Before the Rational Basis Test
Constitutional litigation is more complicated than many might think. One could not be faulted for thinking that if a right is protected by the Bill of Rights, including the Ninth Amendment, then the government cannot violate that right. But not all rights are equal—at least not in the eyes of the federal judiciary.
Some rights, like free speech, will receive meaningful protection from the judiciary. When evaluating laws challenged as a violation of free speech, the courts will generally apply something known as “strict scrutiny.” This means that the court will only uphold the law if the government can prove that it is narrowly tailored to achieve a compelling government interest. Courts will also require such a showing if the law discriminates against discrete and insular minorities.
But other rights are not so lucky. Private property rights and the right to earn an honest living are generally only protected by the rational basis test. When a person challenges a licensing law for violating his right to earn an honest living the court will require her to prove that the law is not rationally related to any legitimate government purpose. That is, for most rights, the burden is on individuals to prove that the government is violating their rights, rather than requiring the government to prove what it is doing is constitutional.
What is more, the courts are very lax in determining whether something is “rationally related.” What makes a law rationally related to a legitimate government purpose can be totally hypothetical. Further, the “legitimate government purpose” does not even have to be the real purpose. In practice, this means that the government can enact otherwise unconstitutional laws so long as they can think up some hypothetical constitutional purpose served by the law.
But where did this test come from? It certainly is not required by the Constitution! And it did not even appear regularly until the late 1930s. This series will address just that question. It will trace the development of the rational basis test before it was even a “test” but just a philosophical idea about laws and the legislature.
The Precursors to the RBT: Harlan & Holmes
The rational basis test developed slowly over time. Many pinpoint its creation with the Supreme Court’s 1938 decision in Carolene Products. But that case just set the stage for it to be used more frequently. Its roots run deeper and its development can be seen in the opinions of the first Justice Harlan, who sat on the Supreme Court from 1877-1911 (not to be confused with his grandson with the same name, who served from 1955-1971). Take, for example, his majority opinion in Mugler v. Kansas, a case challenging Kansas’ prohibition on the sale and manufacture of any “intoxicating liquor.” Justice Harlan, writing for the majority upholding the law explained that overturning this prohibition would amount to judges usurping the “legislative functions” and overturning the “will of the people” enacted through their legislators.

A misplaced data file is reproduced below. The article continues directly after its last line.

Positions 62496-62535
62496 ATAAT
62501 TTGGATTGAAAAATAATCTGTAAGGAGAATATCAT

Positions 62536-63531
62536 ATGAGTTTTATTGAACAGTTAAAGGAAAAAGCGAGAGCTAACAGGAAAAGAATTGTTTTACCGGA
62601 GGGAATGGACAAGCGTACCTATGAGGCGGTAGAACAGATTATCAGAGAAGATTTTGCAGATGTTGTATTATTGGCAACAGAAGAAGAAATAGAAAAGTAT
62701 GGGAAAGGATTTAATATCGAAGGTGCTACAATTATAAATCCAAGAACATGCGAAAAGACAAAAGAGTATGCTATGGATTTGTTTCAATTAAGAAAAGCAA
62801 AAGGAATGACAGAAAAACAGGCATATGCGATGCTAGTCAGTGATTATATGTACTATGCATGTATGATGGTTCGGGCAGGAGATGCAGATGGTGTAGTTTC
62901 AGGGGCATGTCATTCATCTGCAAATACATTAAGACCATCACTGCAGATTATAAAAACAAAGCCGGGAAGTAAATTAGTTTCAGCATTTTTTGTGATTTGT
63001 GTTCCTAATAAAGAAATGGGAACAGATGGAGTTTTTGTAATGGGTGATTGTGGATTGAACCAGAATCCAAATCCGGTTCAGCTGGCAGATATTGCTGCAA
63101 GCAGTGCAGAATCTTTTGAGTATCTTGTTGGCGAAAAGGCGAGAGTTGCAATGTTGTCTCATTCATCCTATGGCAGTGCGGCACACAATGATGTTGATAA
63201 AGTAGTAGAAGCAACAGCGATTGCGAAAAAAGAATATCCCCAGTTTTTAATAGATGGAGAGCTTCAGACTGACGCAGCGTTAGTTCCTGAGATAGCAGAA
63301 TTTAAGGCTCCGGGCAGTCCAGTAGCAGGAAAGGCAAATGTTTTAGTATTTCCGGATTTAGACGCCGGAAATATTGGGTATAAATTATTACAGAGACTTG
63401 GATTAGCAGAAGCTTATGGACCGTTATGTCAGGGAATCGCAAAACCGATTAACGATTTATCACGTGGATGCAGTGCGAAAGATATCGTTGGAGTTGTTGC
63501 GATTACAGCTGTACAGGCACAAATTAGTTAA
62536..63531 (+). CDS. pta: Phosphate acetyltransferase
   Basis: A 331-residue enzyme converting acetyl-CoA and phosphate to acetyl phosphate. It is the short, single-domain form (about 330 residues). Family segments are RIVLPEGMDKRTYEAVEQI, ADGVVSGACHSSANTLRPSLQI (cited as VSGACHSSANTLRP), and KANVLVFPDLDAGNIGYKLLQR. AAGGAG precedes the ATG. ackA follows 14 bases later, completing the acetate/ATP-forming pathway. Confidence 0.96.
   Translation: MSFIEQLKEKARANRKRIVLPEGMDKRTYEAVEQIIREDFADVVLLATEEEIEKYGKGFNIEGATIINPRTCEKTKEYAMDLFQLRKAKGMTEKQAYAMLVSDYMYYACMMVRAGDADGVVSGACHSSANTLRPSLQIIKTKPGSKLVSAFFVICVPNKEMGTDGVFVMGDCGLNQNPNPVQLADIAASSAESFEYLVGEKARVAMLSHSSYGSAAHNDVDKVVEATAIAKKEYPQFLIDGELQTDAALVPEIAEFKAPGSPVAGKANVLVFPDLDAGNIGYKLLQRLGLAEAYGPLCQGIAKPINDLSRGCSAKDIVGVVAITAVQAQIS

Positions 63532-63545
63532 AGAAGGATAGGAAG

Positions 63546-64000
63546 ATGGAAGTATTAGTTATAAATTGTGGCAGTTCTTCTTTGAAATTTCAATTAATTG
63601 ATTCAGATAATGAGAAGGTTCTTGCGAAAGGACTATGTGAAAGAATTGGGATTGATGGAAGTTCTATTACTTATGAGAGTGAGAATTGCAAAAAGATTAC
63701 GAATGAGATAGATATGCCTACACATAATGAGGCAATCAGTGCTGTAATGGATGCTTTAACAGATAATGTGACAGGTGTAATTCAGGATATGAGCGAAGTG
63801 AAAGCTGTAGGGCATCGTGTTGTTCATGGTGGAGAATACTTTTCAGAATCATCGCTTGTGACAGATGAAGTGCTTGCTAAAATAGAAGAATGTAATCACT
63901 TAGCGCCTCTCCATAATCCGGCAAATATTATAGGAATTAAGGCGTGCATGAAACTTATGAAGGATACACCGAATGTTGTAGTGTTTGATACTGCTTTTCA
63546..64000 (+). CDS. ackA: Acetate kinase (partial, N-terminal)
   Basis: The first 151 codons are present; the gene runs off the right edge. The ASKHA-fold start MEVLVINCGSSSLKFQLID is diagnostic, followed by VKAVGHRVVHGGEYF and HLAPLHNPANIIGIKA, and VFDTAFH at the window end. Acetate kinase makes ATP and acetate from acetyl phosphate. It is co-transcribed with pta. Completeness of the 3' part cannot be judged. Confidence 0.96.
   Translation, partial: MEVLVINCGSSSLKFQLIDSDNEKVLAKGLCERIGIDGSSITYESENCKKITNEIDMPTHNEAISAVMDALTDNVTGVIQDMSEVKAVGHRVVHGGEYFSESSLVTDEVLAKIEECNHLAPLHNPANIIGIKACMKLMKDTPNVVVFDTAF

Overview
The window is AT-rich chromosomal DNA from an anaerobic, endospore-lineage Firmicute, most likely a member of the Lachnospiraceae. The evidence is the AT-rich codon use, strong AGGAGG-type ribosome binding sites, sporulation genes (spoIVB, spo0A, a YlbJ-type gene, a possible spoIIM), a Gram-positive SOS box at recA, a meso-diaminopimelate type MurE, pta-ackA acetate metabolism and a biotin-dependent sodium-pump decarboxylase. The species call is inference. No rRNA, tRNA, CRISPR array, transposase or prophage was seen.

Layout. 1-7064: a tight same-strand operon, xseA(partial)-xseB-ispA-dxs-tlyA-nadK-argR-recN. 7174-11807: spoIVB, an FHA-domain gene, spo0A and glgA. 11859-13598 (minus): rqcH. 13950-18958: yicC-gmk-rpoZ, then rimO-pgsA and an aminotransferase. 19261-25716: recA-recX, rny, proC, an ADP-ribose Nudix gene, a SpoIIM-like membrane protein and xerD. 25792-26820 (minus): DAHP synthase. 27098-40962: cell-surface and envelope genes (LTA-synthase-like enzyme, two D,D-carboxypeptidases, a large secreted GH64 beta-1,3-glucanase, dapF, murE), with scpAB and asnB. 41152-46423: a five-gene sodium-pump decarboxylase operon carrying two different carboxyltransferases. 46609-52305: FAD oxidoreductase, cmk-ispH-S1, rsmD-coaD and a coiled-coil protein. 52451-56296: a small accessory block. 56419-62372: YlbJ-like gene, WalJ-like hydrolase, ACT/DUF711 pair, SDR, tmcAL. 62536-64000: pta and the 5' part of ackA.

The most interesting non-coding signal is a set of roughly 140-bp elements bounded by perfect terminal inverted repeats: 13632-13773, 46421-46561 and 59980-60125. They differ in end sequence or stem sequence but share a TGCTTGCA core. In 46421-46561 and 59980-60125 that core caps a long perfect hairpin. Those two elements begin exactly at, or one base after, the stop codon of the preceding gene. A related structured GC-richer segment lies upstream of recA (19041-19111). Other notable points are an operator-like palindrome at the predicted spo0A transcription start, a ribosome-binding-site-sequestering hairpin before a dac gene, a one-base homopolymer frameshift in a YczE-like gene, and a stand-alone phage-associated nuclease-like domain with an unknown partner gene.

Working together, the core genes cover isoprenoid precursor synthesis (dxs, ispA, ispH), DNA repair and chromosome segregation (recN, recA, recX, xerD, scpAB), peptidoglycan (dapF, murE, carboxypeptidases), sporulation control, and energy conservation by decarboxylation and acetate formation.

Nearly a decade later, Justice Harlan, this time in dissent, expounded on this idea in Plessy v. Ferguson, the infamous “separate but equal” decision. While Justice Harlan was correct in the merits of his dissent, he rejected arguments from Louisiana by using the principle that underlies the rational basis test. Louisiana, responding to the suggestion that the law requiring separate rail cars based on race was no different than requiring different cars for Catholics and Protestants, different cars for naturalized citizens and native citizens, a sheriff segregating a court room based on color, or segregating legislative halls or political rallies based on color, argued that the difference was that those would be unreasonable, while rail car segregation was not.
Justice Harlan rejected this argument, but not for the correct reason. He did not reject it because Louisiana was just wrong arguing that segregation was reasonable. Rather, he rejected it because he did not believe that it was the role of the courts to determine whether something was reasonable, to look behind any laws to see if there were any nefarious, or unconstitutional, motives in enacting a given law. In other words, for Justice Harlan, whether a law is reasonable is not a question for the judiciary.
This theme continued in Justice Harlan’s dissent in Lochner v. New York. This now controversial case dealt with New York’s maximum hour law for bakers. Bakers could not work in the bakery for more than 60 hours in a week. The case started when Joseph Lochner was charged and convicted of allowing a baker to work more than 60 hours in a week. His main defense was that this statute was an unconstitutional impairment on his right to contract. Both the Appellate Division of the Supreme Court and the N.Y. Court of Appeals upheld the law over dissents. But the tide turned at the Supreme Court.